Smita Hanciles, Camden Baby Feeding Service Manager, discusses infant feeding support and maternal mental health in a guest blog for the 2020 Baby Friendly Virtual Conference
Conversations matter. In particular, the conversations we have with those who do not share our opinions and viewpoints really matter. The right conversations reveal our blind spots and areas of blinkered vision.
As an Infant Feeding Lead, it is hard to move out of the echo-chamber of my like-minded tribe into what feels like enemy territory, dodging the verbal hand-grenades that come my way. In the attempt to promote, protect, support, and normalise breastfeeding, it is hard to strip away the emotions and just talk about the evidence.
But maybe that is not the right thing to do. Maybe the emotions are the key. Maybe the fact that breastfeeding, or not breastfeeding, or experiencing difficulties, can have such an impact (both positive or negative) on maternal mental health and emotional wellbeing, that this is exactly what needs to be highlighted. That this is the reason that timely, effective breastfeeding support is critical – not just because of long-term health outcomes for mother and baby, as important as these are, but because it could mitigate escalation of postnatal anxiety and depression and protect maternal and infant mental health.
Talking to colleagues in perinatal mental health services revealed how breastfeeding was often (not always) viewed as having a negative impact on mental health, and how bottle or mixed feeding was seen as protective, especially where lack of sleep was a risk factor for relapse or medication was contraindicated with breastfeeding. However, some women we were supporting spoke of how getting the right support for breastfeeding had relieved their anxiety and positively impacted their mental health or how breastfeeding had been the one thing they could do for their baby when experiencing mental ill-health and how much it had meant to them. Unfortunately, some also felt they were let down by inadequate or ineffective infant feeding support, which caused feelings of failure and anger. Many difficult and varied conversations with professionals and parents started to paint a complex picture of the interrelationship between infant feeding and mental health, which led to the development of competencies on Perinatal Mental Health for the Infant Feeding workforce.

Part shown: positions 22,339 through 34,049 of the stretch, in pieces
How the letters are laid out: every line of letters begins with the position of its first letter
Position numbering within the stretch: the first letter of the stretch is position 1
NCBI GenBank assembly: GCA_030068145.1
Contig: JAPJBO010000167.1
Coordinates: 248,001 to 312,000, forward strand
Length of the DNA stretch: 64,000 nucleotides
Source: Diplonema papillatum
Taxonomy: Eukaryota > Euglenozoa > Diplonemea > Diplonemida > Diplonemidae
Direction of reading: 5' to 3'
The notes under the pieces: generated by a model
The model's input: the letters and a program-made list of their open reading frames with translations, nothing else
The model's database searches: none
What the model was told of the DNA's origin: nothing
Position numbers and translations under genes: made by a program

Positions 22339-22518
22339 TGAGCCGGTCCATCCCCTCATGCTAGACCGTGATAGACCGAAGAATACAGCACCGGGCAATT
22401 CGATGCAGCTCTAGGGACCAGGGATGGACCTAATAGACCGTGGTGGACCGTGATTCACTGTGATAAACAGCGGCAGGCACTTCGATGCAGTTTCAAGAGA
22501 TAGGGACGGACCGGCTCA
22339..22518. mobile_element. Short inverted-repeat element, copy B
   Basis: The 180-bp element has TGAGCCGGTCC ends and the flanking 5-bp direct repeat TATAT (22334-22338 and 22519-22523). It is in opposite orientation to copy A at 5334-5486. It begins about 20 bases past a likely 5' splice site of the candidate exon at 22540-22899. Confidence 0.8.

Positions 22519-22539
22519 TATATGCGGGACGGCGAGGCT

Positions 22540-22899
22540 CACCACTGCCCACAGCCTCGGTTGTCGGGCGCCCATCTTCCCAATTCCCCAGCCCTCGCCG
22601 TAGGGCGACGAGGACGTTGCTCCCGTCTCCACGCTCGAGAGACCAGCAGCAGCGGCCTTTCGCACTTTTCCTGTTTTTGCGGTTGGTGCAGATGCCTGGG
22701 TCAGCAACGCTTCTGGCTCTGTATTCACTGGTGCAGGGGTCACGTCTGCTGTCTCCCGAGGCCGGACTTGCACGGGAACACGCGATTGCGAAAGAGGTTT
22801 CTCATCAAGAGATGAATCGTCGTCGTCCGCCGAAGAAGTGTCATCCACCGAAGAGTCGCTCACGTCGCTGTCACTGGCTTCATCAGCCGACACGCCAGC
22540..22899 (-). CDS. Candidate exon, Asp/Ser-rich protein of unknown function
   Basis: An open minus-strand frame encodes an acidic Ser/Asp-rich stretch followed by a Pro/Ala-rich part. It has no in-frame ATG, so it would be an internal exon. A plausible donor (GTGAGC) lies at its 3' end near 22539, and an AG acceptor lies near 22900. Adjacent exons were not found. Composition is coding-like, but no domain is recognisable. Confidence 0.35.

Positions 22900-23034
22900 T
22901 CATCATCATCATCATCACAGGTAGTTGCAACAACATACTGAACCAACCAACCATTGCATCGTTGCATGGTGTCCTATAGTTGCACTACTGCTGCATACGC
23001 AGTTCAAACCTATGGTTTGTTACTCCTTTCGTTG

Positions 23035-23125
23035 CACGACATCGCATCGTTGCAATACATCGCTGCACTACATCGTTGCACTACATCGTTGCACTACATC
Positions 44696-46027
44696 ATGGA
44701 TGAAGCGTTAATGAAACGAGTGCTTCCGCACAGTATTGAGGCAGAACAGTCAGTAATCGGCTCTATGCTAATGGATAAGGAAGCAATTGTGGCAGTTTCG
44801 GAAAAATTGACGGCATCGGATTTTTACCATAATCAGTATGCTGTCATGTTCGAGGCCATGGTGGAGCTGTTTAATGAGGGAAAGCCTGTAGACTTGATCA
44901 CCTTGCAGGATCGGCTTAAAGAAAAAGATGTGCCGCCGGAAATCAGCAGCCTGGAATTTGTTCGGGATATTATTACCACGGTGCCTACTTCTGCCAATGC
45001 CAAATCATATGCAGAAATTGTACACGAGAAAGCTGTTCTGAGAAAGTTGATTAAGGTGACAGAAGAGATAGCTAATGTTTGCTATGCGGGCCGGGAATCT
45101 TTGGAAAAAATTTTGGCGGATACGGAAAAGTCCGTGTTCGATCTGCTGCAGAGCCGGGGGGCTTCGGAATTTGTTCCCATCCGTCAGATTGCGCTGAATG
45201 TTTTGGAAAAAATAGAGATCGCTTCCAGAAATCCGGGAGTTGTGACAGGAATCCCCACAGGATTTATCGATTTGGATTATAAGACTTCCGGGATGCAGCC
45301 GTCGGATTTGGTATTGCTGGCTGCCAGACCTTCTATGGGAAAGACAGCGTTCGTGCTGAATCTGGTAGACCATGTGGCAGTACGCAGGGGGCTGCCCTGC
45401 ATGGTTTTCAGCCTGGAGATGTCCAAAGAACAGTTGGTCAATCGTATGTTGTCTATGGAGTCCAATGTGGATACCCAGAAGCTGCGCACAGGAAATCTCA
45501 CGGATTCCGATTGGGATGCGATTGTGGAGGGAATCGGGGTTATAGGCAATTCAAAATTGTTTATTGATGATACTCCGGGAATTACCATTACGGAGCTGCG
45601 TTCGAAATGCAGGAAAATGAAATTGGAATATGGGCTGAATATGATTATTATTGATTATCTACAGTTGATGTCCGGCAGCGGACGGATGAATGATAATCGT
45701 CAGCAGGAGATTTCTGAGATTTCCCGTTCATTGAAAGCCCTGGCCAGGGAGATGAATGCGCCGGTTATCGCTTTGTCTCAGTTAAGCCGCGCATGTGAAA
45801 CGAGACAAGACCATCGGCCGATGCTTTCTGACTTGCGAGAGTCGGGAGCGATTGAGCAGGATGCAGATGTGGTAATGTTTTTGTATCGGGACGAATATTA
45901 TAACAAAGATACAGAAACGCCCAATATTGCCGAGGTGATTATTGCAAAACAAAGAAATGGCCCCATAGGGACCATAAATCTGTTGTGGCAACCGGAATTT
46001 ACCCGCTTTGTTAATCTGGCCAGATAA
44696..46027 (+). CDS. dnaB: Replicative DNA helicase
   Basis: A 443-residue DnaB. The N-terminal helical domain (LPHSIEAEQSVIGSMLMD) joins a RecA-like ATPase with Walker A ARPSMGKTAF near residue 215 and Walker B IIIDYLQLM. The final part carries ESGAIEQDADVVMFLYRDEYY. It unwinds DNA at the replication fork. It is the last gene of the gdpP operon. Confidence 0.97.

As one mother later diagnosed with PTSD said, “I didn’t want to breastfeed because it was good for my baby, although I knew about the antibodies in breastmilk. I wanted to breastfeed because it was my way of healing myself and my baby from the traumatic birth we experienced.” This mother was also a Health Visitor.
Another part of the puzzle that is often ignored are the experiences of the healthcare professionals themselves and how these impact on the support they give to women with birth, breastfeeding and mental health. We need to build supportive structures with appropriate opportunities for debriefing and reflecting on personal experience to protect the mental health of those supporting others with theirs, and to guard against re-triggering of painful emotions and unconscious bias when providing care.